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Central Valley Journalism Collaborative
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Accountability/Watchdog Reporter


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Post Date:Jan 30, 2023Type:Full time
Start Date:Salary:$60k-75k Annually
Location: United States - California - Merced Job Reference:
Job Description:

Full descriptions with salary ranges and benefits will be posted at www.CVLocalJournalism.org

Contact: Editor in Chief Michelle Morgante at michelle@cvlocaljournalism.org

Title: Accountability/Watchdog Reporter

Priority Deadline: November 30, 2022 

To apply: 

If you’d first like to learn more about the CVJC, our mission or the role, schedule a one-on-one informational phone call with Editor in Chief Michelle Morgante by using this Calendly link (https://calendly.com/michelle-valleyjournalism/20-min-ama-re-cvjc) or emailing her at michelle@cvlocaljournalism.org. (You may also want to read through the FAQ below.)

If you’re ready to apply, send an email to careers@cvlocaljournalism.org that includes these four items: 

  • subject line “Accountability/Watchdog Reporter” and your last name; 
  • a cover letter describing your work history, your relevant skills and a description of what you’d like to accomplish in the role; 
  • an attached resume (PDF); and three to five samples of your work (PDFs or links)
  • Links to LinkedIn, Twitter, Instagram and relevant social media accounts

Accountability/Watchdog Reporter

This text-based reporter will aggressively dig into the actions of public institutions and government representatives to increase transparency and accountability on behalf of the public. The ideal candidate should be a curious and tenacious pursuer of facts and documentation, someone who has a keen eye for details and is eager to “follow the money.” This reporter has superb news judgment and consistently probes below the surface to trace how budgets are spent, contracts are made and deals are crafted. It requires someone who can sense when things aren’t adding up or when something has been left out or unsaid.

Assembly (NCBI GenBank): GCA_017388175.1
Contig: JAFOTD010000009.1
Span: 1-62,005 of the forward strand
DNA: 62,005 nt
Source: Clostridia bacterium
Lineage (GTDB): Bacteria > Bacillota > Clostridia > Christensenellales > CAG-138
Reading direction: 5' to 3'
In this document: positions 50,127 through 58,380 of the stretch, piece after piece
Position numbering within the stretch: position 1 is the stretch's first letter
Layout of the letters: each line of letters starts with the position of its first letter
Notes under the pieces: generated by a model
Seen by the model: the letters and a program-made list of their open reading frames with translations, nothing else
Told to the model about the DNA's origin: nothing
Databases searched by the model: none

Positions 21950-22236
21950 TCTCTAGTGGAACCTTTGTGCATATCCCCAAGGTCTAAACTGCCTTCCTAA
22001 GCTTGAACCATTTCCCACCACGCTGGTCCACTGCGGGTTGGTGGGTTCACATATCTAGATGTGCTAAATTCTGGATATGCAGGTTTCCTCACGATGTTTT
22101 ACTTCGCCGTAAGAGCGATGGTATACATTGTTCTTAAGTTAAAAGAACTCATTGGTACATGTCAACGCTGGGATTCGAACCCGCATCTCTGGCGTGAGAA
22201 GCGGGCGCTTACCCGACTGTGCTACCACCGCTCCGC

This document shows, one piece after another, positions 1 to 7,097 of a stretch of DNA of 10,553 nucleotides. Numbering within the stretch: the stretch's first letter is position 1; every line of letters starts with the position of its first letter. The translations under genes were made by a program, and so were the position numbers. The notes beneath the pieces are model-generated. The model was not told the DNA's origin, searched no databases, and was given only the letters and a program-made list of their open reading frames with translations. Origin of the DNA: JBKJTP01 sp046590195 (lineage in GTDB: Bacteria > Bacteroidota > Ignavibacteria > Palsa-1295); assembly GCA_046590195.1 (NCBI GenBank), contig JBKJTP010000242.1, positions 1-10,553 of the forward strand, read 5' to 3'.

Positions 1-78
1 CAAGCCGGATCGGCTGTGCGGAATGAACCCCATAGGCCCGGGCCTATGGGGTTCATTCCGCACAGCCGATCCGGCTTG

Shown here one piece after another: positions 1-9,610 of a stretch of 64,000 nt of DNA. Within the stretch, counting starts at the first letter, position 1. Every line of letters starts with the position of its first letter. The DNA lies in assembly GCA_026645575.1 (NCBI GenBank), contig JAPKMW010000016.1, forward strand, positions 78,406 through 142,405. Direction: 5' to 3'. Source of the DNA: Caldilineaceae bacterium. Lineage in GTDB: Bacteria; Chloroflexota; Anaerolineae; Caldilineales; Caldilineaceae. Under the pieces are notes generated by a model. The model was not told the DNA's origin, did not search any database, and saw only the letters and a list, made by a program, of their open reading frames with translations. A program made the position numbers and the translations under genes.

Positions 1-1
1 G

Requirements:

  • Demonstrated ability to break news and use investigative techniques to find documentation, uncover facts and discover sources.
  • Strong sense of ethics, diligence and responsibility.
  • Able to understand the impact of public institutions and public servants on the lives of everyday people, and to put those people at the center of stories.
  • Strong record of developing sources who are helpful in generating story tips and ideas, leading to documentation and records that build important and impactful journalism.
  • Experience using data and records to frame compelling human-centered stories.
  • Experience in a professional newsroom or a high-caliber college newsroom.
  • Position is based in Merced, CA. Editorial staff must be available to work from Merced.

Bonus Points for:

  • Multi-platform experience, such as podcasting, photography, video production or data visualization.
  • Foreign language fluency, particularly Spanish, Hmong, Thai, Punjabi or Hindi.
  • Familiarity with the San Joaquin Valley

Compensation and Benefits 

  • Full-time exempt position with starting salary of $60k-75k annually with excellent benefits (100% medical coverage for employees, 50% coverage for dependents) provided to qualified candidates who meet the minimum requirements 
  • Professional development, training, and conferences offered for staff 
  • Starting at 2 weeks vacation with generous sick, holidays and additional personal days to use as needed 
  • Retirement with employer contribution
  • Relocation assistance available for the right candidate

CVJC is an equal opportunity employer and fosters a workplace without discrimination or harassment on the basis of race, color, religion, sex, sexual orientation, gender identity or expression, age, disability, marital status, citizenship, national origin, genetic information, or any other characteristic. CVJC also follows and adheres to the latest COVID safety measure per federal, state, and local county guidelines.

About the Central Valley Journalism Collaborative